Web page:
A very Finnish phenomenon is the summer cottage culture. People run away from the hustle and bustle of working life to a remote cottage by the sea or a lake to indulge in a primitive existence, filled with manual work to maintain the cottage and its surroundings. I try to spend at least some time at my brother's cottage every summer. No electricity, no computer, even mobile phone connections are unreliable. All you need is a pile of good books to keep you company while you sit on the jetty with no other disturbance than the occasional water bird or insect and the sound of the gently lapping water of the lake. Excellent revival for body and soul!

In fact, any nature-oriented activity, whether it is picking berries in our vast forests, sailing in the beautiful archipelago off my town, digging in their garden or cycling, is popular among Finnish teachers, or Finns in general. Whenever possible, I abandoned the car this summer and got from place to place on my faithful, red companion. Apart from keeping you fit both physically and mentally, also good for the environment - and your finances! A lot of these activities also bring instant, visible results, which often are rather elusive in teaching.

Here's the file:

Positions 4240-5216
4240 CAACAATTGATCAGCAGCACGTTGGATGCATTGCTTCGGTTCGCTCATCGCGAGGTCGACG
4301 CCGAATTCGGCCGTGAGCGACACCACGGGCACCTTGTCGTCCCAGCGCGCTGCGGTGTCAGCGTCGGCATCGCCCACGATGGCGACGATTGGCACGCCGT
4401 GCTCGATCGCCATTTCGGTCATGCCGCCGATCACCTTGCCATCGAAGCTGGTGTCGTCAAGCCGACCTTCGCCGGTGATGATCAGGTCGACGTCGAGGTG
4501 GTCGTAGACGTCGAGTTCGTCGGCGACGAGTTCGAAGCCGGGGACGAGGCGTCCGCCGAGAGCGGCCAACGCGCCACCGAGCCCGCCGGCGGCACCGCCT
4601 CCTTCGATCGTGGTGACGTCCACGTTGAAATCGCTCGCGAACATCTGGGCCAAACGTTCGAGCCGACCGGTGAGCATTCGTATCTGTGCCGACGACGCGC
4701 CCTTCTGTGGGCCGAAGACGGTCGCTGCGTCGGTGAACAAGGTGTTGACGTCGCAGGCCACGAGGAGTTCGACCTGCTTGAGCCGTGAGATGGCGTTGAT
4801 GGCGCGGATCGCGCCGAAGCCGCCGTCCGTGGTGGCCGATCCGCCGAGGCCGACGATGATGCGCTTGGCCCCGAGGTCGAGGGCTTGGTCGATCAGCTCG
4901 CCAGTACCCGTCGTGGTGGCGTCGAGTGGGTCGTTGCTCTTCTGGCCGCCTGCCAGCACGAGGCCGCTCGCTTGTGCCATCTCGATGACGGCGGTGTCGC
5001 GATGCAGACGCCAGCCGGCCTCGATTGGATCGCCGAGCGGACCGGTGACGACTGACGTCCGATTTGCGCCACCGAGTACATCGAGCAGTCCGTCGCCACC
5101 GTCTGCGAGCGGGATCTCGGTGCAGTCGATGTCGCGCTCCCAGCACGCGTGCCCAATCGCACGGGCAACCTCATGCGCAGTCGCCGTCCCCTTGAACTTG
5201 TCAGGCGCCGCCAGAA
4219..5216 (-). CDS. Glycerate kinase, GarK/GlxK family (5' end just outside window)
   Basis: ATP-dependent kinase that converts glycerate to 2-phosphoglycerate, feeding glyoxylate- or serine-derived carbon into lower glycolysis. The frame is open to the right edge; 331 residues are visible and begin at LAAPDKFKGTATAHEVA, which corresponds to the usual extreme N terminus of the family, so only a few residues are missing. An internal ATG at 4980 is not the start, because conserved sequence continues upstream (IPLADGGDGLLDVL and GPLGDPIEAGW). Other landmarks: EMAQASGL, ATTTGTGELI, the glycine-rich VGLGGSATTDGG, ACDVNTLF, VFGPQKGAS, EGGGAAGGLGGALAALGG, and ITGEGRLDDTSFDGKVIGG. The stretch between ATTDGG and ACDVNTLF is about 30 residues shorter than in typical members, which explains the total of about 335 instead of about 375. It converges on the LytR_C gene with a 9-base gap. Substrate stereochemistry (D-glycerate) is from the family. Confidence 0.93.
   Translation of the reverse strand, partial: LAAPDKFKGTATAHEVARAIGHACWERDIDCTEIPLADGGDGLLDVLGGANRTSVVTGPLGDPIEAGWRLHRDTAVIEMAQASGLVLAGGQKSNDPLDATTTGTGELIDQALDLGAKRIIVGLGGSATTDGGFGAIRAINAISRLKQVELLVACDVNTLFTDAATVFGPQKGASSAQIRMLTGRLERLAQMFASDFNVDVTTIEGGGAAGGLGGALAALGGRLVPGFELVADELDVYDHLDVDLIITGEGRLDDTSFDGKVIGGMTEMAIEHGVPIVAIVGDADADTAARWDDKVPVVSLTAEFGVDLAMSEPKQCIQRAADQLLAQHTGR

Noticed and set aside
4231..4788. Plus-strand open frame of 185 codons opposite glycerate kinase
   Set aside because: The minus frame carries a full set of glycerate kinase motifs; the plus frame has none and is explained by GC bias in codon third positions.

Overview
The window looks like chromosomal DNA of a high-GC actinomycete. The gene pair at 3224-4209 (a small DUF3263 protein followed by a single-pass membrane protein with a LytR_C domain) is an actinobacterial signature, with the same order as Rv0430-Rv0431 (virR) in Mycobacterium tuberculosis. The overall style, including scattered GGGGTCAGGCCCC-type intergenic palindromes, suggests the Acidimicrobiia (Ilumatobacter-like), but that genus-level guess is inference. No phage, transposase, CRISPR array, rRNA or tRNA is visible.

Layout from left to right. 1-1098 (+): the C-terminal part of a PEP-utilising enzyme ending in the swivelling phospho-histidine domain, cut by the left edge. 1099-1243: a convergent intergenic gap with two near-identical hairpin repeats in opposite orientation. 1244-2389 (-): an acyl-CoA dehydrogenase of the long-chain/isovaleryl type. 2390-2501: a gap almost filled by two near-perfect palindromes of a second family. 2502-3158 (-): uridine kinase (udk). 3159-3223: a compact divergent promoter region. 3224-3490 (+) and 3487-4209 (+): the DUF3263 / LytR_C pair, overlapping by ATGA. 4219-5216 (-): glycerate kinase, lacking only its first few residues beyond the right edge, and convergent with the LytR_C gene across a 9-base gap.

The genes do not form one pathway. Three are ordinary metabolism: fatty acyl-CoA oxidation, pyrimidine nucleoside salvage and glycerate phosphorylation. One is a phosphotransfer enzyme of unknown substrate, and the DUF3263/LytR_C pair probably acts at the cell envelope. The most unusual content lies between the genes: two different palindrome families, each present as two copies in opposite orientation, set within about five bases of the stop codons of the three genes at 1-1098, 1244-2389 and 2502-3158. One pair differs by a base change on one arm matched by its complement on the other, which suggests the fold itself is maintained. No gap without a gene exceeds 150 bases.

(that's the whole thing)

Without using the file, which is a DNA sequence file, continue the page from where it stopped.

Personal and professional development

Of course, the long summer break also allows time for studies. According to statistics, in Finland teachers are among the keenest participants in all sorts of summer courses, professional or recreational. Or they catch up with the reading they have collected during the busy year that left no time for it. For me, summer is a good time to learn online. This year, for example, I have collected an array of valuable links for use in the classroom, thanks to twitter and other social networks. I have also read innumerable articles and blog posts, which have given me a lot of new insights that I will write about in another post soon. As for books, my summer reading mainly consists of escapist fiction. No need for early morning alarms, which makes my days very flexible. If I happen to come across a real page turner I can happily read through all the light nightless night, and sleep in the next day. Rare luxury during the school year and food for your imagination!

Travelling and cultural pursuits

Alternatively, many teachers widen their horizons by travelling near and far, or taking part in many cultural events. Finnish summer is overflowing with festival galore, even in the tiniest villages! Teachers typically flock to these. One of my summer highlights in my town was the Baltic Tall Ships races with fascinating old ships a week ago. Next week I will travel to England for some days to visit family and friends plus stay in touch with the language I teach. All this is not only entertaining, but also gives ideas for many lessons. A constantly inquisitive mind is the trademark of many teachers.

Compared to teacher colleagues in many other countries, who teach summer school or only have very short holidays, we seem to have it incredibly easy here. I sometimes think that here in northern Europe we simply need to go crazy over the short and light summer to cope with the close to 6 months of cold and dark winter ahead.